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Monday, December 09, 2019 {{ new Date().getDay() }}

Make Spirits Bright With These 5 Cocktail, Wine-Themed Books

By Fred Tasker, Tribune News Service (TNS)

Every year about this time I write a column of mini-reviews of wine and spirits books as suggestions for holiday giving. I’ve come across some good ones this year. So let’s get right to it.

Wines of South America: The Essential Guide by Evan Goldstein (University of California Press, 2014, $30 hardcover). Sure, we know that Chile and Argentina make fine, often inexpensive wines. But have you ever sipped a Colombian riesling, a Paraguayan grenache or a Bolivian muscat? They all trace back to the Spanish conquistadores, who brought the grapes not for the natives, but to embolden their armor-bearing troops who were subjugating them. Goldstein, master sommelier and wine author, takes us through 10 winemaking South American countries with interesting statistics and colorful descriptions. I learned things I hadn’t known; I believe you will too.

Hugh Johnson’s Pocket Wine Book 2016 (Mitchell Beazley Publishing, $16.99 hardcover). Slim enough for your shirt pocket, the 39th edition since 1977 gives descriptions, tasting notes and vintage ratings for 6,000 wines. Regions include America, Europe, Russia, China and others. Johnson is the iconic wine author whose classic “The World Atlas of Wine” (now co-authored by wine maven Jancis Robinson) is in its seventh printing. A true classic, though you might want a magnifying glass.

Gin: The Manual by Dave Broom (Mitchell Beazley Publishing, 2015, $19.99 hardcover). Why do gins differ so? Gin is alcohol flavored by a bewildering variety of “botanicals,” including juniper berries, coriander, angelica, orris root, citrus, licorice root, almond, aniseed, cardamom, cubeb berries, ginger and at least nine other substances. Spirits author Broom tasted 120 of them by themselves, then in classic drinks like gin-and-tonic, negroni, martini and such. And lived to write a compelling, nicely illustrated book about it. You can win a thousand bar bets after reading it.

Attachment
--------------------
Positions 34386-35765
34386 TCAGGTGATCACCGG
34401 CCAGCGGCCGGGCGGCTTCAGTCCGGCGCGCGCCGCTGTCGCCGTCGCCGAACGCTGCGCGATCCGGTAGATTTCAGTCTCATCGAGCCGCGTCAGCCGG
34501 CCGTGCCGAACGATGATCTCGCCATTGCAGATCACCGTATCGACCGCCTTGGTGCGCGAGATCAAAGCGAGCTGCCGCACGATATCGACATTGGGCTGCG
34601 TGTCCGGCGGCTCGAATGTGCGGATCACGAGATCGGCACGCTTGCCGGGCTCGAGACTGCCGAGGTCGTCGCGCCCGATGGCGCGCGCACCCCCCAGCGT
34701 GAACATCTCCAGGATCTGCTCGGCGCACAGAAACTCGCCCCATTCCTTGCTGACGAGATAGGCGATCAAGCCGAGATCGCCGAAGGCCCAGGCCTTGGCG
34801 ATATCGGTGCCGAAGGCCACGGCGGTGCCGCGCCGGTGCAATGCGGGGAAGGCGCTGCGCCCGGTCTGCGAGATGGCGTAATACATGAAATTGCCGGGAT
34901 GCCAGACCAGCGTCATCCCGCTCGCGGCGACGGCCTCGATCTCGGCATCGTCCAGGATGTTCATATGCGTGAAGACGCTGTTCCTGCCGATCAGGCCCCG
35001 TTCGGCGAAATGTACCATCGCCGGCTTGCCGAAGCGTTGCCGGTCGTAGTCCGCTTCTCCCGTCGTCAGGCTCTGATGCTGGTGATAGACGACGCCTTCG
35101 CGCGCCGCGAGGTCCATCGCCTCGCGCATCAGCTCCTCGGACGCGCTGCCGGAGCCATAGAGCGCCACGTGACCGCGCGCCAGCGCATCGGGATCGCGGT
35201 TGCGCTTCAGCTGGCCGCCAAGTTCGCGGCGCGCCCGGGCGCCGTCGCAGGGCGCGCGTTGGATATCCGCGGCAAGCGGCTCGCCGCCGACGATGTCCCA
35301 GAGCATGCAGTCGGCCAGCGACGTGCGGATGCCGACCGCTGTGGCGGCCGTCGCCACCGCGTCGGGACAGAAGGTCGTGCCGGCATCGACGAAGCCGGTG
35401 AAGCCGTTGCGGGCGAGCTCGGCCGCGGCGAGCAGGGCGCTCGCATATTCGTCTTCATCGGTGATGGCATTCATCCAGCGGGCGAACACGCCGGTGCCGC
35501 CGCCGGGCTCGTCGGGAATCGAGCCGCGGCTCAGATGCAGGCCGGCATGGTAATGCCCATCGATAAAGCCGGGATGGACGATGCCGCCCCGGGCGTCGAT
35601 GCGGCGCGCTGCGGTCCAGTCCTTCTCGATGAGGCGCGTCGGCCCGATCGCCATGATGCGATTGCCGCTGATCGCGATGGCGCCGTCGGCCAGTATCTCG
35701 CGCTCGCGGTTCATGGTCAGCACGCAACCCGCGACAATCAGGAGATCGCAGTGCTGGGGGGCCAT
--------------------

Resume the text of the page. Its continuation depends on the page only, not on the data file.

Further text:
Vermouth: The Revival of the Spirit that Created America’s Cocktail Culture by Adam Ford (The Countryman Press, 2015, $24.95). If gin is trending these days, it’s followed closely by vermouth, a red or white wine flavored with aromatic herbs and used in cocktails. Author Ford, founder of Atsby New York Vermouth, has helped put vermouth in every trendy bar these days. He details its fall and rise in America and tells how to make such classics as the Dry Martini, the Manhattan and the Hanky Panky.

Experimental Cocktail Club: Paris, London & New York by Romee de Goriainoff, Pierre-Charles Cros, Olivier Bon and Xavier Padovani (Mitchell Beazley Publishing, 2015, $29.99): In 2006, three childhood friends teamed to open a trendy New York bar in Paris called the Experimental Cocktail Club. They hit it big and now have bars in Paris, London, New York and Ibiza, plus a new partner, Padovani. Here they present 85 of their cocktail recipes such as the Mezcal Mule, a blend of lime juice, cucumber slices, mescal, ginger beer, passion fruit puree and agave syrup stirred with ice and a piece of candied ginger. I think that covers all the food groups.

(Fred Tasker has retired from the Miami Herald but is still writing about wine. He can be reached at

©2015 Tribune Content Agency, LLC. Distributed by Tribune Content Agency, LLC

Photo: Arnaud 25 via Wikimedia Commons


Do More Expensive Wines Taste Better? Readers Share Blind Tasting Results

By Fred Tasker, Tribune News Service (TNS)

Could you tell a $40 wine from a $10 one in a blind tasting? This is the challenge I threw out to readers in a recent wine column.

I listed several high-price, low-price wine pairings and asked fans to set up experiments to see if they could tell the difference.

Sid Kaskey, a good sport from South Miami, Fla., took me up on it and invited six friends to a tasting to try it. The wine glasses were numbered, and tasters didn’t know what they were sipping _ or the prices.